It should be understood that although identifier system 50 typically assigns dependency identifiers to a data entry after a data item has been stored therein, this need not be the case. Rather, identifier system 50 could assign dependency identifiers and link the data entries prior to data item storage. It should also be understood that the present invention can be realized in hardware, software, or a combination of hardware and software. Any kind of computer/server system(s)—or other apparatus adapted for carrying out the methods described herein—is suited. A typical combination of hardware and software could be a general purpose computer system with a computer program that, when loaded and executed, carries out the respective methods described herein. Alternatively, a specific use computer, containing specialized hardware for carrying out one or more of the functional tasks of the invention, could be utilized. The present invention can also be embedded in a computer program product, which comprises all the respective features enabling the implementation of the methods described herein, and which—when loaded in a computer system—is able to carry out these methods. Computer program, software program, program, or software, in the present context mean any expression, in any language, code or notation, of a set of instructions intended to cause a system having an information processing capability to perform a particular function either directly or after either or both of the following: (a) conversion to another language, code or notation; and/or (b) reproduction in a different material form.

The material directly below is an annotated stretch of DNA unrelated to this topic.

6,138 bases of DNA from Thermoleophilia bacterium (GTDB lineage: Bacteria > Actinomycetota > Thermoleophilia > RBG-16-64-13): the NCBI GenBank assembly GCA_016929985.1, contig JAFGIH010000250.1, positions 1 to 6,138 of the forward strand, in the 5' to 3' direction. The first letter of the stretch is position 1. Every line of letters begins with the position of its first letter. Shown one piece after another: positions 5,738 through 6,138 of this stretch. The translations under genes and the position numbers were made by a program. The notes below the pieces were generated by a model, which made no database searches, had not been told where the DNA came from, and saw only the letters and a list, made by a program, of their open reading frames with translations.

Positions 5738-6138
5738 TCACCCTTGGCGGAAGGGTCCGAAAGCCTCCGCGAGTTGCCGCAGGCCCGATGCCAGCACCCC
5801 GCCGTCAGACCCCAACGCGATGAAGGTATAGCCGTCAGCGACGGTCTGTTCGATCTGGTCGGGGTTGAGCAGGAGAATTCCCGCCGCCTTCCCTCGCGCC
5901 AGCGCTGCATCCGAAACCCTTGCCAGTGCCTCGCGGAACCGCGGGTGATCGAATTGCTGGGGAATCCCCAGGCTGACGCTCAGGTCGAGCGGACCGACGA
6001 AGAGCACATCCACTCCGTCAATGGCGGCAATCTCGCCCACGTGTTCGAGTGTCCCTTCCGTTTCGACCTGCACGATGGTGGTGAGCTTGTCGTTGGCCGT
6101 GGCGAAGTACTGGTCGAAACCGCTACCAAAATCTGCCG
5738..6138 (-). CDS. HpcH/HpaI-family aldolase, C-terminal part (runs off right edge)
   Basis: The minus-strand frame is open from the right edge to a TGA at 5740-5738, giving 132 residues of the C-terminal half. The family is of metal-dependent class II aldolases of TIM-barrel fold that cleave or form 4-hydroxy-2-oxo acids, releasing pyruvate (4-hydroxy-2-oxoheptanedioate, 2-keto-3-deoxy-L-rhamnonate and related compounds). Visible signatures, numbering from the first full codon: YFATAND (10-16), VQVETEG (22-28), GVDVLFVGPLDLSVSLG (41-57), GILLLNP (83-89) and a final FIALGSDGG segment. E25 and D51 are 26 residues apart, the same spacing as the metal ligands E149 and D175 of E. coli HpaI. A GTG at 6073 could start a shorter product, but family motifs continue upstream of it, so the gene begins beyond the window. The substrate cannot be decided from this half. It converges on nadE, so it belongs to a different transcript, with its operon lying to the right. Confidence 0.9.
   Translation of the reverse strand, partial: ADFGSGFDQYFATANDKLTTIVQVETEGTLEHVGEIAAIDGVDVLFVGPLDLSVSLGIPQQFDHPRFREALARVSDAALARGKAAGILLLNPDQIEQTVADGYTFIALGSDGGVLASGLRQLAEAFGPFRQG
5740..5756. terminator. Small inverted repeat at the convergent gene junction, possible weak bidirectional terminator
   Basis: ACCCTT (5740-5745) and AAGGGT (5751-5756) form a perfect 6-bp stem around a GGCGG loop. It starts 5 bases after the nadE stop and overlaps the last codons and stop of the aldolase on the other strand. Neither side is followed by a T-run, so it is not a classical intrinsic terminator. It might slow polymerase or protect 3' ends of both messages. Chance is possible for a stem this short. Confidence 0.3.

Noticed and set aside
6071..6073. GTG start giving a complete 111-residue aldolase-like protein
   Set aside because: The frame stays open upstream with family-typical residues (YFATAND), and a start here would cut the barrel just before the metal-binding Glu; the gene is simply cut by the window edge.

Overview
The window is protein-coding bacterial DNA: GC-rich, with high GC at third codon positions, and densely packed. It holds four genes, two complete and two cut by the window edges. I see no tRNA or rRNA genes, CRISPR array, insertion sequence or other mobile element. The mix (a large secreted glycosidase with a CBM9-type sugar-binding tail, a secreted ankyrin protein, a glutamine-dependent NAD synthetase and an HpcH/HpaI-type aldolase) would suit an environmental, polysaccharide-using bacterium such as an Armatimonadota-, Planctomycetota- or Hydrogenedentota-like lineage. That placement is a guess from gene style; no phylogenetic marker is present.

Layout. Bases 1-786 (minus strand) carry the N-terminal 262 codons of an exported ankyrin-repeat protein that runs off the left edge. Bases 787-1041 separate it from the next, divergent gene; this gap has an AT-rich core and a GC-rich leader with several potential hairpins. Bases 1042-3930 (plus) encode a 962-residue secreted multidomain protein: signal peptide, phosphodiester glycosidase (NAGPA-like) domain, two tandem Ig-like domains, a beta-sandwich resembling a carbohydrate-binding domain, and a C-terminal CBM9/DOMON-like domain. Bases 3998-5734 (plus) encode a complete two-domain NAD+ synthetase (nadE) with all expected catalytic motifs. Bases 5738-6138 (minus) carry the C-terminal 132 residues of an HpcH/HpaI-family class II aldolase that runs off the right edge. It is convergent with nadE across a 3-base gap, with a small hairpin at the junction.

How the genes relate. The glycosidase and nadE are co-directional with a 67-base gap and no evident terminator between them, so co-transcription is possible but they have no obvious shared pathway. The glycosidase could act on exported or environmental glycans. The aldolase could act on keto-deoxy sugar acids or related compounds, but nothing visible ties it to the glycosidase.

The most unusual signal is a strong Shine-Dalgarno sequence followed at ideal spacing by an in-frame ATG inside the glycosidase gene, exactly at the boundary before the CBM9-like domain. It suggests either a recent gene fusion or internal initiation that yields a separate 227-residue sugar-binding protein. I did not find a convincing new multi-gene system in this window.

The foregoing description of the preferred embodiments of this invention has been presented for purposes of illustration and description. It is not intended to be exhaustive or to limit the invention to the precise form disclosed, and obviously, many modifications and variations are possible. Such modifications and variations that may be apparent to a person skilled in the art are intended to be included within the scope of this invention as defined by the accompanying claims. For example, it should be understood that the J2EE For example, it should be understood that the J2EE implementation shown in FIGS. 1–3IA is intended to be an illustrative embodiment only. The teachings of inheriting dependency identifiers could be implemented in any architecture or with any technology. To this extent, the above description of multiple B-Commands and .JSP fragments is not intended to be limiting. Moreover, although a specific example described herein referred to a stock price as a data item, it should be appreciated that the teachings of the present invention could be implemented to process a request for any type of data. Still yet, the nomenclature used for dependency identifiers (e.g., depid-QA) is intended to be purely illustrative only. That is, any set of values (number, letter or symbol) could be used to form a dependency identifier.
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|U.S. Classification||711/144, 711/118, 711/156, 711/E12.026|
|International Classification||G06F12/00, G06F12/08|
|Cooperative Classification||G06F12/0815, G06F12/0811|
|Jan 28, 2003||AS||Assignment|
Owner name: INTERNATIONAL BUSINESS MACHINES CORPORATION, NEW Y
Free format text: ASSIGNMENT OF ASSIGNORS INTEREST;ASSIGNORS:CUOMO, GENNARO A.;IMS, STEVEN D.;MARTIN, BRIAN K.;REEL/FRAME:013737/0371;SIGNING DATES FROM 20030117 TO 20030121
|Jul 17, 2009||FPAY||Fee payment|
Year of fee payment: 4
|Dec 30, 2011||AS||Assignment|
Owner name: GOOGLE INC., CALIFORNIA
Free format text: ASSIGNMENT OF ASSIGNORS INTEREST;ASSIGNOR:INTERNATIONAL BUSINESS MACHINES CORPORATION;REEL/FRAME:027463/0594
Effective date: 20111228
|Sep 23, 2013||FPAY||Fee payment|
Year of fee payment: 8